The Artist


Richard Diebenkorn: Paintings and Drawings, 1943–1976 opens at the Albright­Knox Art Gallery and travels to Cincinnati Art Museum, Corcoran Gallery, the Whitney, LACMA, and the Oakland Museum.

Moves into new studio at 2448 Main Street in the Ocean Park neighborhood of Venice. Begins making Ocean Park–like compositions on the lids of vintage cigar boxes, known as the cigar box paintings, which he gives to friends and family.

Decides to join the M. Knoedler and Co. gallery in New York. Becomes close friends with gallery director Lawrence Rubin and his wife, photographer Marina Schinz. He will have fourteen solo exhibitions with the gallery over the next sixteen years; Rubin and Knoedler will represent him until his death. Attends the opening of his first exhibition with the gallery in New York.

Travels to Bay Area to work on a series of etchings with Kathan Brown at her print shop, Crown Point Press, where he worked in the early 1960s. Will travel north almost every year until 1988 to work with Brown.

Selected as U.S. representative for the 38th Venice Biennale.

Becomes a member of the John Simon Guggenheim Foundation grant selection board. He will travel to New York each year to meet with the committee until his resignation in 1983.

Travels from New York to Venezuela through the U.S. Embassy for the inauguration of a contemporary American art collection.

Family tours Mediterranean on a Stanford University trip, visiting Athens, Malta, Porto Empedocle in Sicily, Tunis, and Naples.

Begins Clubs and Spades series of works on paper.

Completes no paintings this year.

Travels to New York for opening of the exhibition featuring the Clubs and Spades drawings at Knoedler, then on to Spain and Morocco with Larry Rubin and Marina Schinz.

Moves away from using club and spade motifs in works on paper, but continues to use these forms in printmaking.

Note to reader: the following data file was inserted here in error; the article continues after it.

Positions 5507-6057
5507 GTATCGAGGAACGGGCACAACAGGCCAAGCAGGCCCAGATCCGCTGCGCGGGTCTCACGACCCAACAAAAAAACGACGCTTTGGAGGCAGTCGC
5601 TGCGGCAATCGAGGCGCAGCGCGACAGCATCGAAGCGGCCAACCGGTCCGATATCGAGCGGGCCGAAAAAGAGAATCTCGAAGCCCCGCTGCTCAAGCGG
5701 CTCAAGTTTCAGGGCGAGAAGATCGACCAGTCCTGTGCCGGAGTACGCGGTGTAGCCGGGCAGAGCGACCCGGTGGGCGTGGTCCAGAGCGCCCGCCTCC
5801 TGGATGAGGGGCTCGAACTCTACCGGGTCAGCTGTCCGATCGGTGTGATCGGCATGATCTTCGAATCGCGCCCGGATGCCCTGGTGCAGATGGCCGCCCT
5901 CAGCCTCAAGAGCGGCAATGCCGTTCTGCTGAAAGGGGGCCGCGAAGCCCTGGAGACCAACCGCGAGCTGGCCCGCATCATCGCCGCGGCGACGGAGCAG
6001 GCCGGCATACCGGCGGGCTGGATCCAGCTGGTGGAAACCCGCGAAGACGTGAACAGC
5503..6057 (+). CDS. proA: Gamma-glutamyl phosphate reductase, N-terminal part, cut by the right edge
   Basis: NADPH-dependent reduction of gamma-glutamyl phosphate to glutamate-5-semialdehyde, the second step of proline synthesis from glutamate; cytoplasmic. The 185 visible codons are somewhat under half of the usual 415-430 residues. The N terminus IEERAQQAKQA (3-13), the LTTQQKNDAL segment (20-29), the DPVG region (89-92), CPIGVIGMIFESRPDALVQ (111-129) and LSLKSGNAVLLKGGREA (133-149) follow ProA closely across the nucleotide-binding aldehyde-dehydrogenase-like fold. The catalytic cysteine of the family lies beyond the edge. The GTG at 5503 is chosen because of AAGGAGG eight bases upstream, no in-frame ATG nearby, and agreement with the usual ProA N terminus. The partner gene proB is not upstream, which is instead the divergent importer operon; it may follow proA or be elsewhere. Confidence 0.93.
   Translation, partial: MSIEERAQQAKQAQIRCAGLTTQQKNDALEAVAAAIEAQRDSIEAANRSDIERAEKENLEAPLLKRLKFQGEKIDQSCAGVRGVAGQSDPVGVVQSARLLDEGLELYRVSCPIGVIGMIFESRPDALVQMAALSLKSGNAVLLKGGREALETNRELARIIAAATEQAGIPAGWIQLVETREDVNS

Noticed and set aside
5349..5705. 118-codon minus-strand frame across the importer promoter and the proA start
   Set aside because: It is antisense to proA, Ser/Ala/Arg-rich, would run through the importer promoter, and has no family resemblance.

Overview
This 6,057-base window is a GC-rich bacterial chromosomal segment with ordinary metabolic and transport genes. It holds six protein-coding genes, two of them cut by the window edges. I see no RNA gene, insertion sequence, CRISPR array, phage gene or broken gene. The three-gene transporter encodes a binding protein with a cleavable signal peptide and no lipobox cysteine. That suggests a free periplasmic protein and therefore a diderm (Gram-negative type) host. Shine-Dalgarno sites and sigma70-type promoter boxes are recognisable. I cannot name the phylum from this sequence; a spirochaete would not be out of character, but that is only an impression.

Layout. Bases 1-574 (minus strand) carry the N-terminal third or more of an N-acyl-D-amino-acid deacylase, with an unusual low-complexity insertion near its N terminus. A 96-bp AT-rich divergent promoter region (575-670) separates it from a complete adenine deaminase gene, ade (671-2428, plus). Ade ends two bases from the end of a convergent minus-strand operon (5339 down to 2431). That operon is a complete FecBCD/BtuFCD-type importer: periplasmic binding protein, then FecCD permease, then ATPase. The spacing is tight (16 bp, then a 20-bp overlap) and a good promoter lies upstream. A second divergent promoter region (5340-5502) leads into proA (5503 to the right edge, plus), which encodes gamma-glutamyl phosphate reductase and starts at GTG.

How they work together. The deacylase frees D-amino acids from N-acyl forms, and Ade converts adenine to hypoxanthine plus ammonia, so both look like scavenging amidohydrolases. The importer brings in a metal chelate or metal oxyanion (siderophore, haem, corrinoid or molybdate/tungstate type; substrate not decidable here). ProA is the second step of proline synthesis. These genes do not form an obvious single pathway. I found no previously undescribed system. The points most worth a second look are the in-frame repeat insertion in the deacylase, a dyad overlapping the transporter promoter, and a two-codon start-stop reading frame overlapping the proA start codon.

Completes no paintings for a second successive year.

Attends the opening for Richard Diebenkorn: Paintings and Drawings from the Ocean Park Series at Newport Harbor Art Museum, Newport Beach, California. Richard Diebenkorn: Works on Paper, 1970–1983 at John Berggruen Gallery in San Francisco. Curator George Neubert organizes Richard Diebenkorn: Paintings, 1948–1983 as a part of the Resource/Response/Reservoir exhibition program at SFMOMA.

Makes first of two trips to Kyoto, Japan, as a part of Crown Point Press program to bring artists to work with wood­block printmaker Tadashi Toda. Kathan Brown and her husband, artist Tom Marioni, and Crown Point printer Hidekatsu Takada are there throughout visit. Works on Ochre and Blue.

For the third successive year, completes no paintings.

Begins painting again, with Ocean Park #126 (CR no. 4580).

A new show of drawings opens at M. Knoedler and Co. in New York. The artist’s mother, Dorothy Diebenkorn, dies. Begins large series of lithographs at Gemini G.E.L.


George Neubert organizes Richard Diebenkorn: An Intimate View, a show of Diebenkorn’s cigar box paintings, at Sheldon Memorial Art Gallery in Lincoln, Nebraska. The show travels to Brooklyn Museum later this year. Diebenkorns visit Prague to see their friend William Luers, now an ambassador, and his wife, Wendy.

Awarded a chair in the American Academy of Arts and Letters, into which he will be inducted on 21 May 1986. Richard Diebenkorn opens at M. Knoedler and Co. in New York.

Completes final Ocean Park painting.


Decides to leave Santa Monica; begins driving through California, Montana, and the Southwest, looking for a place to settle.

The Diebenkorns buy an 1897 Victorian across from a vineyard in Healdsburg, in the Alexander Valley in Northern California. Converts garage into a studio. Diebenkorn travels to Japan with Crown Point Press to work on a second edition of wood­block prints. Richard Diebenkorn opens at M. Knoedler and Co. in New York.